How the People of Charlottesville Responded to White Nationalism

I loved what Martin wrote the other day about how he’s not sorry that he couldn’t imagine a Trump victory. It expressed exactly how I feel. I remember telling some of my nervous friends in the lead-up to the 2016 election that the same country that elected Barack Obama—twice—would never elect Donald Trump. Oh how wrong I was, at least when it came to the electoral college.

Over the last year my optimism about the direction of our country took a near-fatal blow. I’m not completely over that yet. But Tuesday sparked some hope.

This morning I’m thinking about the residents of Charlottesville, Virginia. As you may recall, their city became the epicenter of the growing threat of white nationalism that has been welcomed into the White House. Not only did our president hire people like Steve Bannon, Steve Miller and Sebastian Gorka, when their supporters gathered in Charlottesville and actually killed a counter-protester, he sanctioned their cause. That might have been one of the lowest points in this deplorable presidency so far.

But take a look at how the people of Charlottesville responded yesterday.

Rather than join in the fear mongering or retreat from engagement, the people of Charlottesville went to the polls and let their voices be heard—in huge numbers. Given the events of the last year, it is hard to interpret that as anything other than an overwhelming repudiation of the white nationalism that attempted to assert itself in their city. Bravo for the people of Charlottesville!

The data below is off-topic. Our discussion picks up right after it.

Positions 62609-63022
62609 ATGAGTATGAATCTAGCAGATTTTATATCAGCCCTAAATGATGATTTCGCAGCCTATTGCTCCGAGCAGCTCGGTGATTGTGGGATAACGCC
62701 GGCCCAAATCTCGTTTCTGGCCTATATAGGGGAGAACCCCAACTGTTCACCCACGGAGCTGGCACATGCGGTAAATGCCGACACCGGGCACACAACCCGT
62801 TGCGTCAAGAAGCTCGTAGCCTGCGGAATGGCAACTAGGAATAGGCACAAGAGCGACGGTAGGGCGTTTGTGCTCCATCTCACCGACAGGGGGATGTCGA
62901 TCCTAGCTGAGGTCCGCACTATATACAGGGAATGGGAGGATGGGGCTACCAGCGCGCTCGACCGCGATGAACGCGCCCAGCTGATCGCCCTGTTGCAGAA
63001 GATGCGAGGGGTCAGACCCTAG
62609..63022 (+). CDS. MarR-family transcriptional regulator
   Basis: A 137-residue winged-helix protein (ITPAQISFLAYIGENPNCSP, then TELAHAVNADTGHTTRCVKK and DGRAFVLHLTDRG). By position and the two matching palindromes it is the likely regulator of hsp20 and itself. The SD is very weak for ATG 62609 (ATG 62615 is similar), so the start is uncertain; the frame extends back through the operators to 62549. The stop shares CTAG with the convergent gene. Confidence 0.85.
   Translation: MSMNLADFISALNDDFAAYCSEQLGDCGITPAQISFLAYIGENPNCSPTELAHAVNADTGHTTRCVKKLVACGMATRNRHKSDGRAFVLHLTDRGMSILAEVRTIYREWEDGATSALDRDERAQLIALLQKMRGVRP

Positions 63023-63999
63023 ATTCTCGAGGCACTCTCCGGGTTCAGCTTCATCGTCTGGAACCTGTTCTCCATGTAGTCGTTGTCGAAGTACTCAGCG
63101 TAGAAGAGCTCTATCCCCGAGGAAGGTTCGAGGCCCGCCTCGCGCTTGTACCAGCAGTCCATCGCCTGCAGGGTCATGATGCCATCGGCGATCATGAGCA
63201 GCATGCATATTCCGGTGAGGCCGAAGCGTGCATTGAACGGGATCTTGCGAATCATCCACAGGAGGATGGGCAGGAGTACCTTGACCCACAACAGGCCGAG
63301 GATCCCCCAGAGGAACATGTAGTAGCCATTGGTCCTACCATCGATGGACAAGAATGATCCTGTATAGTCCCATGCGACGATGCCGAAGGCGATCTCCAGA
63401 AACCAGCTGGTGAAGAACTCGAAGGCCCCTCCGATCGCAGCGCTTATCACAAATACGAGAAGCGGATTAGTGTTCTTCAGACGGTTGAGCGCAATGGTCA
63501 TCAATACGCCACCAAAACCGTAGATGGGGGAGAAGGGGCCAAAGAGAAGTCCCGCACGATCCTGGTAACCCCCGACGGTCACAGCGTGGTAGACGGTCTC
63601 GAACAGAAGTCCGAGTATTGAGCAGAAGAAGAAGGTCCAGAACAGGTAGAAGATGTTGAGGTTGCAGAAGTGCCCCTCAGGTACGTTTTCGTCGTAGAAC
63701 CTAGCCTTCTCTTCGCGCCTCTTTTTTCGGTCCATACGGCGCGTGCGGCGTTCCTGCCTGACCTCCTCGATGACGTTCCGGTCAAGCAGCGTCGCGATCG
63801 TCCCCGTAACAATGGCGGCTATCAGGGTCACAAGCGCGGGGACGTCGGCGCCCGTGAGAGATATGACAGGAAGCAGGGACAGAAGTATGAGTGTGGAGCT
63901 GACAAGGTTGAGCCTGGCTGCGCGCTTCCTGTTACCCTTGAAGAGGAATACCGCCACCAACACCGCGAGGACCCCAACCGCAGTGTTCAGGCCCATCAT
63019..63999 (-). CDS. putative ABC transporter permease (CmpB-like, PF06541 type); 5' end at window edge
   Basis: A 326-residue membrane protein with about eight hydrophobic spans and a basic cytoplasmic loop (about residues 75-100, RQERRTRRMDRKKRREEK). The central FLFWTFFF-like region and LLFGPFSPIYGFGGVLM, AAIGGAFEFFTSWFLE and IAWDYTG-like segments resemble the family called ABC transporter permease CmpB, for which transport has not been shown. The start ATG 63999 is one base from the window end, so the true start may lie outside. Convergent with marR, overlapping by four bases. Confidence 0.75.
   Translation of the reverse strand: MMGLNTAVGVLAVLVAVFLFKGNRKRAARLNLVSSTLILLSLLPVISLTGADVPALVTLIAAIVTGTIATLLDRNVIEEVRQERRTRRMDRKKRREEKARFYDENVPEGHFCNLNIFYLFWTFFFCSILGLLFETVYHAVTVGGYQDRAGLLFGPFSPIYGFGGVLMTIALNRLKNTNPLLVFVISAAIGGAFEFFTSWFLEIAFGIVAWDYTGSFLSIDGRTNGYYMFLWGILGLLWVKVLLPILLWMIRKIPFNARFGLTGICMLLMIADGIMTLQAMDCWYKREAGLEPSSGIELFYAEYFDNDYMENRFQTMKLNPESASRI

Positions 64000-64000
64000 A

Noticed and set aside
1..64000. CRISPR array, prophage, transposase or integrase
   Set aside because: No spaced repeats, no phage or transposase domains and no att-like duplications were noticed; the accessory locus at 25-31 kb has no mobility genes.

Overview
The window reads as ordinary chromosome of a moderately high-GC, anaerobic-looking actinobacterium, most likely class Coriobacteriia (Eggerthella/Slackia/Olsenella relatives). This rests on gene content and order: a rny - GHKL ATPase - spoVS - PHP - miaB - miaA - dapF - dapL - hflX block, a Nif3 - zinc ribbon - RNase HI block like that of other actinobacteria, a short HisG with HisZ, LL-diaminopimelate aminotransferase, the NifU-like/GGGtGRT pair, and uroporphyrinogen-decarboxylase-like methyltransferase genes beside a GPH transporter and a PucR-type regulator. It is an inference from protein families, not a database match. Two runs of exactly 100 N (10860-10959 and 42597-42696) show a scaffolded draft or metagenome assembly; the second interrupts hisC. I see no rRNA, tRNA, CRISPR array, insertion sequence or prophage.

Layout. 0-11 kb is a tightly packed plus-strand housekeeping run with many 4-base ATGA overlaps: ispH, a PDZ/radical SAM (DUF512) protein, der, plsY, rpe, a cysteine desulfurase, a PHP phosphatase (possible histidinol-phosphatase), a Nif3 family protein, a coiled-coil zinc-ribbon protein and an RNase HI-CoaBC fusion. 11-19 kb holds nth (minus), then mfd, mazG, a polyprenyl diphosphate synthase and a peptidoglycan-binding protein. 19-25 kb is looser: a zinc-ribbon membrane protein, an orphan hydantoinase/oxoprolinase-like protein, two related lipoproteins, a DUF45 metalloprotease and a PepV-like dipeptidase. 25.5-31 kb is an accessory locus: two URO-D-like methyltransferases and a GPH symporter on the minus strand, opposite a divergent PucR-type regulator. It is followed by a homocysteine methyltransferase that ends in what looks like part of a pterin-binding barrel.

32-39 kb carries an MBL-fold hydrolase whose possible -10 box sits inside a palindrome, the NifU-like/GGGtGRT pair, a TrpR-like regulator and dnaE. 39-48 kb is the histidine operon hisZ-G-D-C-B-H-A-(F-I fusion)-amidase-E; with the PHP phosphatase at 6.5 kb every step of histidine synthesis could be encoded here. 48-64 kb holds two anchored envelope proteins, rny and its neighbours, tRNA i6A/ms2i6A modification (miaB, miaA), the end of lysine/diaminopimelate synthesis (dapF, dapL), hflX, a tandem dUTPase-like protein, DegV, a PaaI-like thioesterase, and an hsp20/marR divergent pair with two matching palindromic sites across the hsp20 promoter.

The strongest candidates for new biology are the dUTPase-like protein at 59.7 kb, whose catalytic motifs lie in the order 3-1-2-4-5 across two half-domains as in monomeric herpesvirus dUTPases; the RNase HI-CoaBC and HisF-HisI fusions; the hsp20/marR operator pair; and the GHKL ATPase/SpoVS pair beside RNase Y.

The response in other parts of Virginia was similar. I’ve read and written about the numbers. But thanks to the Maddow Blog, we now have a visual that captures what happened in a way that words and numbers can’t.

In response to the white male nationalism being espoused by this administration and its supporters, the Virginia House of Delegates, a state that was once part of the Confederacy, just took a step towards looking more like the future of leadership in this country.

I understand that is threatening to people who still have an investment in the status quo of the white patriarchy. We’re going to have to struggle against how they manifest that fear for a while. What is at stake in that struggle is whether our democratic republic will weather this storm and continue the promise of a government of, by and for the people, as opposed to a government of, by and for white males.

Nancy LeTourneau

Nancy LeTourneau is a contributing writer for the Washington Monthly.